In a vast country like India, the cre- ditors of a debtor may be spread over a number of places, and it will not, therefore, be possible for the petitioning creditor to know who are the other creditors of the deb- tor and much less the amount of their debts. Application of the first test, therefore, gives rise to several complica- tions. The second test relating to the value of the property of the insolvent distributable among his creditors has been adopted in relation to summary administration of small insolvencies.
But in the case of summary adminis- tration of an insolvency no question of jurisdic- tion arises. Yadavrao, 60 Bom. It will be difficult for him to ascertain the value of the property of the insolvent at the time of the presentation of the petition. For these reasons, it appears to us that the second course, though desirable in some respects, is not practicable. We, therefore, recommend-9 the adoption of the first course, that is to say, that an appeal should lie direct to the High Court from certain decisions and orders of a subordinate court exercising insolvency jurisdiction.
In this connection, we may refer to s. Under section 47 of that Act, when a case is decided by a subordinate court in exercise of its delegated jurisdic- tion, an appeal lies to the High Court.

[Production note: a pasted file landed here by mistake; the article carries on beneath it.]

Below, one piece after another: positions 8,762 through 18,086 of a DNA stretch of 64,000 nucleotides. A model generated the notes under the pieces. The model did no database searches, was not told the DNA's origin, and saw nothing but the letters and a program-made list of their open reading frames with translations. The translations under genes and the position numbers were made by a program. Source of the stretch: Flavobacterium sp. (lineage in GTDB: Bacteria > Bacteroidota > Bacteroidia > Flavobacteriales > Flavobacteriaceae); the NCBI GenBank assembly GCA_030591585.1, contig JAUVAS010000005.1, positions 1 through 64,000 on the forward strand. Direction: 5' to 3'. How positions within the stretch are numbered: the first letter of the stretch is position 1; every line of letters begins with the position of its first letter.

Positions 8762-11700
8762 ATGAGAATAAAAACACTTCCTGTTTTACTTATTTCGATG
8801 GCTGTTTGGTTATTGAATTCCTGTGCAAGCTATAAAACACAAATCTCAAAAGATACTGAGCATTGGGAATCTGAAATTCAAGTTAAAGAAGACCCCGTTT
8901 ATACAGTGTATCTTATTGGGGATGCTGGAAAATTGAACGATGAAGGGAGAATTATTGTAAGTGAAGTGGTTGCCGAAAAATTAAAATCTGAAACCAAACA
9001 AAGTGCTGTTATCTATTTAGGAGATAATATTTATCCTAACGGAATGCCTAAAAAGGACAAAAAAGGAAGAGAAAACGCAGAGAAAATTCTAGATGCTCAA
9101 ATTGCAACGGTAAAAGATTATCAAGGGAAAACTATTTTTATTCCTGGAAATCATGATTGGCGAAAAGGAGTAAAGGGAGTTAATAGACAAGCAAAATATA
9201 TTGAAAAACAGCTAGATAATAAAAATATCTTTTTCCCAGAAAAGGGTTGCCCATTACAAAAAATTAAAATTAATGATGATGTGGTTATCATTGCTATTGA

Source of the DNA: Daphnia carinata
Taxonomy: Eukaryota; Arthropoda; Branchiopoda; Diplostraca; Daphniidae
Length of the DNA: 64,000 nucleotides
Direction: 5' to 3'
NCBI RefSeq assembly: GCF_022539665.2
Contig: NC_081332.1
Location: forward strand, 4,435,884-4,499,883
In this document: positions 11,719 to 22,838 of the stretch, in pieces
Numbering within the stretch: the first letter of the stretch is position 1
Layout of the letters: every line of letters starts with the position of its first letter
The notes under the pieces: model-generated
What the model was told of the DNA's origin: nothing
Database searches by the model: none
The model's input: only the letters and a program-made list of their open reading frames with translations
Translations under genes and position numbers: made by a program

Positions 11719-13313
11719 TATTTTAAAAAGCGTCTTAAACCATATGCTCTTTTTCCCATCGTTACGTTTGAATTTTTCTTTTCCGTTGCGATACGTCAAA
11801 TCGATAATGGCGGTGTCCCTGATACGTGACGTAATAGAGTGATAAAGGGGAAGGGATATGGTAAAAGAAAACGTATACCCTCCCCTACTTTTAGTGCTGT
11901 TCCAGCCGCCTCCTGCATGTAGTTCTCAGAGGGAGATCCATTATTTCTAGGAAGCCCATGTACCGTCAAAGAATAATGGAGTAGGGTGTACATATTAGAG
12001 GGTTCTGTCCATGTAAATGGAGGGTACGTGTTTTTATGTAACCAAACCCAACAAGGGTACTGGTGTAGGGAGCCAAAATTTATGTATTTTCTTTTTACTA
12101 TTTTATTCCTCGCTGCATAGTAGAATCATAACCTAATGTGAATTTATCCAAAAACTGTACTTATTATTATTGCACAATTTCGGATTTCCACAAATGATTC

We appreciate that our recommendation has the drawback, that even in a small matter an appeal will lie to the High Court. We, therefore, propose that an appeal to the High Court should lie in important matters only, e.
Old individual insolvency norms still valid
Short title and extent. Part I Constitution and Powers of Court 3. Insolvency Jurisdiction. Power of Court to decide all questions arising in insolvency. General powers of Courts. Acts of insolvency. Petition 7.
Provincial Insolvency Act, 1920
Free for one month and pay only if you like it. This subject was referred by the Government to the Law Commission and was taken up by the previous Law Commission for consideration. A draft Bill with notes on Clauses was prepared by Mr. Venkatarama Aiyar, Chairman of that Commission. It was circulated in April, to State Governments, High Courts and other interested persons and bodies for their comments.
The Provincial Insolvency Act, 1920
The Act came into force on the 1st January, , and since then with the exception of a few unimportant amendments made in , it has not been amended. Numerous suggestions for the amendment of the Act on various points have also been received from time to time from the commercial communities and members of the legal profession. The chief indictment of the Act is that it lends itself to the protection of fraudulent debtors, that it subjects an undischarged insolvent to little or no practical inconvenience, and that its provisions for the punishment of fraudulent insolvents are not effective in practice. One of the principal defects in the existing law arises from the fact that the conduct of debtor in many cases never comes under the scrutiny of the Court. The stage at which the misconduct of the debtor should come before the Court and at which most of the provisions affecting a fraudulent insolvent would operate, is when he applies for his discharge.